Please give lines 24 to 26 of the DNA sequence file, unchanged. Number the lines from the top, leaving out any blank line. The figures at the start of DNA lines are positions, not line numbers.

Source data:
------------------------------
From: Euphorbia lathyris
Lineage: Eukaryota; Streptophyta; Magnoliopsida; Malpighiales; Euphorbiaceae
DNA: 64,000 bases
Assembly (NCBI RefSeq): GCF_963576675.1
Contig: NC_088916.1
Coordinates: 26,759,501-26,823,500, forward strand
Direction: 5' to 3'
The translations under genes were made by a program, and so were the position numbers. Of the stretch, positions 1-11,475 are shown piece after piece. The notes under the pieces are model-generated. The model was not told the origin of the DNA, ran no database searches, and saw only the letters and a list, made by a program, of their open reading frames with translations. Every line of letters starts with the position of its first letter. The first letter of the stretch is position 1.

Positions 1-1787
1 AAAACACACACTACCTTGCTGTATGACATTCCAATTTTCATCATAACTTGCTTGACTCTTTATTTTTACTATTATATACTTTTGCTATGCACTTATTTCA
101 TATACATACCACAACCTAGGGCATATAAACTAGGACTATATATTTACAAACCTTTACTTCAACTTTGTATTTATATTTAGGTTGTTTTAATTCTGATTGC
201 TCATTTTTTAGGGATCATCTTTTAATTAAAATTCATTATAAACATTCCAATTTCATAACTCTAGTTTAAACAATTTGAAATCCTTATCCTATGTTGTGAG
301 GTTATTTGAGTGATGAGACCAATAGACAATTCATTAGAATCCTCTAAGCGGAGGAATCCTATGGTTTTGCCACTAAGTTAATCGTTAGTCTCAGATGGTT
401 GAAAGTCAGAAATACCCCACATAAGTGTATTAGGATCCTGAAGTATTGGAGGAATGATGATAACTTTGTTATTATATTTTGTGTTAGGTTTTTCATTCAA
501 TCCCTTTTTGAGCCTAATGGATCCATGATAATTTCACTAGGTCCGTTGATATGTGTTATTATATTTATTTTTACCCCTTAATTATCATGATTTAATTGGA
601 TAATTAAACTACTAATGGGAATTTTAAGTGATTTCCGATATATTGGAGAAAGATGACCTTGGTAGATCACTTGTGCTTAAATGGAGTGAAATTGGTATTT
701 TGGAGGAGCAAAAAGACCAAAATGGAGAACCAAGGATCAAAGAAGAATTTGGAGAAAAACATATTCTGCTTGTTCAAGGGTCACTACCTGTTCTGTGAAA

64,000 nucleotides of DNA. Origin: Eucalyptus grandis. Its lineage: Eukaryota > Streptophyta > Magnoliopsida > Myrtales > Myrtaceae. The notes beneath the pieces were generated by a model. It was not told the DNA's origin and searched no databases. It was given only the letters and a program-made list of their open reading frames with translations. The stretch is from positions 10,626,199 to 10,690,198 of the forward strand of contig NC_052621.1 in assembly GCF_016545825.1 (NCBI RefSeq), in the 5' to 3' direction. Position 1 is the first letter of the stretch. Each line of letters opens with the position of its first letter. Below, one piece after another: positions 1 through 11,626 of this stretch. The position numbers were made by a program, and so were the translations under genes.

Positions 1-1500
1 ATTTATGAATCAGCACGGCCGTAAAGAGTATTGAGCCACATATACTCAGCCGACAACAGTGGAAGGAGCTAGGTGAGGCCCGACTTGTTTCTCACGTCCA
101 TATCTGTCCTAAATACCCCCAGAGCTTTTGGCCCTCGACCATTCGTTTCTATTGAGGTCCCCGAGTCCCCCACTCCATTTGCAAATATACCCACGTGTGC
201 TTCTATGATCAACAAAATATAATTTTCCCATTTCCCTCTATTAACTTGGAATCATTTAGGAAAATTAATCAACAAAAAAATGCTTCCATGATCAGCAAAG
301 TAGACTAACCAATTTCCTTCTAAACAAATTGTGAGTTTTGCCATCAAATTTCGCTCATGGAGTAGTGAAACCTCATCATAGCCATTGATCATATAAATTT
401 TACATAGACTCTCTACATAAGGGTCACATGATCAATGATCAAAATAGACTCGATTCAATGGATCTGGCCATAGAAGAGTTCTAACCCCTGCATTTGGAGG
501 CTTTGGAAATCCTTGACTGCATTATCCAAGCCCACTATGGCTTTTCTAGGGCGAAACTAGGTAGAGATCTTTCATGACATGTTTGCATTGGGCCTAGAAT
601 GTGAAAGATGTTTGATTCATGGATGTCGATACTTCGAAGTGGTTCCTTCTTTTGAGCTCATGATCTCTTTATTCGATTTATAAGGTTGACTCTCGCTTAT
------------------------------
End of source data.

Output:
401 TACATAGACTCTCTACATAAGGGTCACATGATCAATGATCAAAATAGACTCGATTCAATGGATCTGGCCATAGAAGAGTTCTAACCCCTGCATTTGGAGG
501 CTTTGGAAATCCTTGACTGCATTATCCAAGCCCACTATGGCTTTTCTAGGGCGAAACTAGGTAGAGATCTTTCATGACATGTTTGCATTGGGCCTAGAAT
601 GTGAAAGATGTTTGATTCATGGATGTCGATACTTCGAAGTGGTTCCTTCTTTTGAGCTCATGATCTCTTTATTCGATTTATAAGGTTGACTCTCGCTTAT